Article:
In a brief announcement released today, Canada’s Department of Justice has announced that it has arrested the Chief Financial Officer of Huawei, Meng Wanzhou. According to Canadian government, Meng was arrested on December 1st by request of the United States, who is seeking to have her extradited. A bail hearing is being planned for Friday to determine what will happen next.

Outside of the arrest itself, very little information about the case is being released at this time, in large part because a publication ban that was requested by Meng. Canadian authorities for their part are not providing any details beyond the arrest, and various US news organizations have been unable to get a comment from US Department of Justice officials.

Huawei itself has been increasingly on the rocks with the US for the past year. The company’s handset sales have all but come to a halt after AT&T backed out on a deal earlier this year. Meanwhile unconfirmed reports surfaced in April that the US was investigating Huawei for possibly violating Iran export bans, a scenario that got fellow Chinese firm ZTE into significant trouble earlier this year.

Like ZTE, Huawei relies in part on US technology imports for its products, and per US export regulations, those products are in turn prohibited from being exported to Iran and other restricted nations. In the case of ZTE, the matter was only finally settled after the company underwent an extensive restructuring, as the United States government has made it clear that it intends to strongly enforce its export regulations. If Meng has been arrested for violating these restrictions, then this would mark the start of another significant technology export regulation case for the US.

Sources: Reuters, Associated Press, & New York Times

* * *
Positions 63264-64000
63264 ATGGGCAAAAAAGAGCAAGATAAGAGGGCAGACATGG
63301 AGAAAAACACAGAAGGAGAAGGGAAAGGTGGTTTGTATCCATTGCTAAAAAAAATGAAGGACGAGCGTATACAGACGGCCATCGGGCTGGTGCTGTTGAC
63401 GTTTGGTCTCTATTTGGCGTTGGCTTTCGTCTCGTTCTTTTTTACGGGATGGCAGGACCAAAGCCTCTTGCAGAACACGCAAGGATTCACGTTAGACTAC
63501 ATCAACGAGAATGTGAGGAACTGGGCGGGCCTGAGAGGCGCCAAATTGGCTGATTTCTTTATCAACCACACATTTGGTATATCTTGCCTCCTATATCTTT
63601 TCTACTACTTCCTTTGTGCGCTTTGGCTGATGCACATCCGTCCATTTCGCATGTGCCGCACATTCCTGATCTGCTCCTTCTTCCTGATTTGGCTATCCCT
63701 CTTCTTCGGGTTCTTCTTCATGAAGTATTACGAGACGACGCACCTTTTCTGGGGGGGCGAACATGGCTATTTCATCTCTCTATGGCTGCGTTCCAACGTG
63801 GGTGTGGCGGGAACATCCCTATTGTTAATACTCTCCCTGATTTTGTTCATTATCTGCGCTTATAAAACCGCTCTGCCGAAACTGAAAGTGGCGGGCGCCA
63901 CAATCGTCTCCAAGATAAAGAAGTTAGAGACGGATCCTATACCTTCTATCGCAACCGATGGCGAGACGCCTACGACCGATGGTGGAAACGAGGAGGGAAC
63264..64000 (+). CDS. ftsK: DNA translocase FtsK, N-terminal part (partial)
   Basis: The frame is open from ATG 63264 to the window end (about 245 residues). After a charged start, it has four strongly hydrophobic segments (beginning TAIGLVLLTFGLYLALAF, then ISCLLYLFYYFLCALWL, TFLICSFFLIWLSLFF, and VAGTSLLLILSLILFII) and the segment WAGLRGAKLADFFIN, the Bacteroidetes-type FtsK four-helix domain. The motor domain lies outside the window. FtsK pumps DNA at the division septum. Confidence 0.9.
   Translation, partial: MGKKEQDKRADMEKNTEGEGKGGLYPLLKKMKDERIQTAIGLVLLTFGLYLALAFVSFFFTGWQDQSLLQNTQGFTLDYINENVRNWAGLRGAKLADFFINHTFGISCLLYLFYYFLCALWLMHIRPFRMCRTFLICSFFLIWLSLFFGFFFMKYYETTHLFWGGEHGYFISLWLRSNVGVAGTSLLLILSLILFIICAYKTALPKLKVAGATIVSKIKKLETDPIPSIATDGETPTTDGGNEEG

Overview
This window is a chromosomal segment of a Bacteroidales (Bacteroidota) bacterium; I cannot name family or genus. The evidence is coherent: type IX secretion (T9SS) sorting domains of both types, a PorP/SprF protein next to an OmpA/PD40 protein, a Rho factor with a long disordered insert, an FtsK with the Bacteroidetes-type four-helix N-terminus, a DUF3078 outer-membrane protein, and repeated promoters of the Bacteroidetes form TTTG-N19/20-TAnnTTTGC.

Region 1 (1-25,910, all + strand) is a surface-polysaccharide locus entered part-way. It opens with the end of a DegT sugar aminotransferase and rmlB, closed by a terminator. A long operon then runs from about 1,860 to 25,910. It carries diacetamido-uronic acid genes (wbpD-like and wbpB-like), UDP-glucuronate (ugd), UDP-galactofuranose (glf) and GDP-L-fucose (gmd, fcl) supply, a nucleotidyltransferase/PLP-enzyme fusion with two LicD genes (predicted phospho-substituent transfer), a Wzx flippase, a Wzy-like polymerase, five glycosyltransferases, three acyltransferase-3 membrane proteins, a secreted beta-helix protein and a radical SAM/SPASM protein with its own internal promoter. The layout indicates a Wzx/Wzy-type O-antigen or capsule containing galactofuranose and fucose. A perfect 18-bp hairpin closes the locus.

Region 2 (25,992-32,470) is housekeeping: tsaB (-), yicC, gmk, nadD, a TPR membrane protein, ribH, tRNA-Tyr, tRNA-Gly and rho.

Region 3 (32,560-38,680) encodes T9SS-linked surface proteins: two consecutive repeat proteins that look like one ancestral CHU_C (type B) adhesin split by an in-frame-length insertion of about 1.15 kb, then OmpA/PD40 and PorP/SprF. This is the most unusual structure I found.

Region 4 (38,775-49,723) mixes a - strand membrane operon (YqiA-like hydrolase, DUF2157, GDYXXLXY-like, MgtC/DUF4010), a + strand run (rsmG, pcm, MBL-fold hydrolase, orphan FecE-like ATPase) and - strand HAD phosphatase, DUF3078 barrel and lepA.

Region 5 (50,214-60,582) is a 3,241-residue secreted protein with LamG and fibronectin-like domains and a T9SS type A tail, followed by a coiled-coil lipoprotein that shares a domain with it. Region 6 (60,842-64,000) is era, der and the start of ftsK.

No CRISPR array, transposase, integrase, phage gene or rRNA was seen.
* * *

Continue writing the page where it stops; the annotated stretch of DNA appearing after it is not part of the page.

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  • tamalero - Wednesday, December 05, 2018 - link

    I'm a bit confused here. Why the US has any authorization to detain a foreign company dealer for deals done in a third party country?
    Does Huawei actively sold US tech to "embargo" countries?
    Reply
  • tipoo - Thursday, December 06, 2018 - link

    It doesn't, hence the extradition deal Reply
  • s.yu - Thursday, December 06, 2018 - link

    Huawei has labs in the US, they have some sort of operations in the US as a company and I presume that's the basis for the enforcement of the embargo, but ultimately I believe there are legal grounds for this that "just is" and doesn't have to make immediate sense, it's not like every Chinese law makes sense either but they're there and as long as you have business in China expect them to be enforced. Reply
  • Valantar - Friday, December 07, 2018 - link

    That seems to be the allegation, although nothing is official yet. Most/all Huawei phones (and likely also base stations and other infrastructure hardware) has either US-designed chips or chips with licenced IP owned by US companies inside. All such technology is banned from being exported to a certain list of countries, regardless of the number of in-between links, as per US trade regulations. This is a condition of the sale of the IP/chips in the first place, which binds Huawei to follow US trade law when they sign the purchase agreement - and they would thus be in violation of US trade law regardless where the sale took place. As for your first question, any country can request that another country (particularly ones where some sort of police collaboration exists, which neighbouring countries nearly always have - of course, there's also Interpol, which counts 194 member countries) arrest wanted persons if they are in the second country. Extradition treaties are also very common, and even without those extradition of wanted criminals can often be negotiated. Of course, the only thing allowing the US to request this is treaties already in existence - without that, the other countries would be free to do whatever they wanted. Reply
  • KPOM - Friday, December 07, 2018 - link

    The allegation is that the company evaded the US sanctions by routing payments in the US through a shell company. HSBC in Manhattan flagged the suspicious payments and alerted the US government. Reply
  • tipoo - Thursday, December 06, 2018 - link

    Take her Huawei, boys Reply
  • Ukyo - Thursday, December 06, 2018 - link

    Lol, I see what you did there.. Reply
  • nonig - Thursday, December 06, 2018 - link

    Made me chuckle. Reply
  • FunBunny2 - Thursday, December 06, 2018 - link

    LOCK HER UP!! LOCK HER UP!! put her next to Manafort. Reply
  • JoeyJoJo123 - Thursday, December 06, 2018 - link

    I kek'd. Reply

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